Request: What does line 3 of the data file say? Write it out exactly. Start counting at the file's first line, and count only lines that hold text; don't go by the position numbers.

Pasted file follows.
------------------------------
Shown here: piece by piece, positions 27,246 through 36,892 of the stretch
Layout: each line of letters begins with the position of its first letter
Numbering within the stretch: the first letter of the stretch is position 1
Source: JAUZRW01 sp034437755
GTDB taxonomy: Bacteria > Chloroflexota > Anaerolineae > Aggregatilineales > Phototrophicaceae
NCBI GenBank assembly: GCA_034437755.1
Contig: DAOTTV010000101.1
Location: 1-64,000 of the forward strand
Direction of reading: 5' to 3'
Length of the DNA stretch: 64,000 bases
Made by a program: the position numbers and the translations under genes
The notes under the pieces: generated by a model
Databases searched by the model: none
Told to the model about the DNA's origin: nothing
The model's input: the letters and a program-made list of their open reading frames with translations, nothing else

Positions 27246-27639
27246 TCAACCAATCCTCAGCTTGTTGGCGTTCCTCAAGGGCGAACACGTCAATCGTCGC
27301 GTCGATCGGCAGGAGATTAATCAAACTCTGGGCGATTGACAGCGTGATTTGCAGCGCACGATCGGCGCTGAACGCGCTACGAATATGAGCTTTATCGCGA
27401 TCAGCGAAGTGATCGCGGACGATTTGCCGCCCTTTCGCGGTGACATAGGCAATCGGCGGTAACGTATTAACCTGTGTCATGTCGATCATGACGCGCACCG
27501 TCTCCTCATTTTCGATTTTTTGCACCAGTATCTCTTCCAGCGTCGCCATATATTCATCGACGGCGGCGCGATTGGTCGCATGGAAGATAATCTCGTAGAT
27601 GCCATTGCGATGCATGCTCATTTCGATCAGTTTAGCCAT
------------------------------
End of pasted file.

Numbering within the stretch: the first letter of the stretch is position 1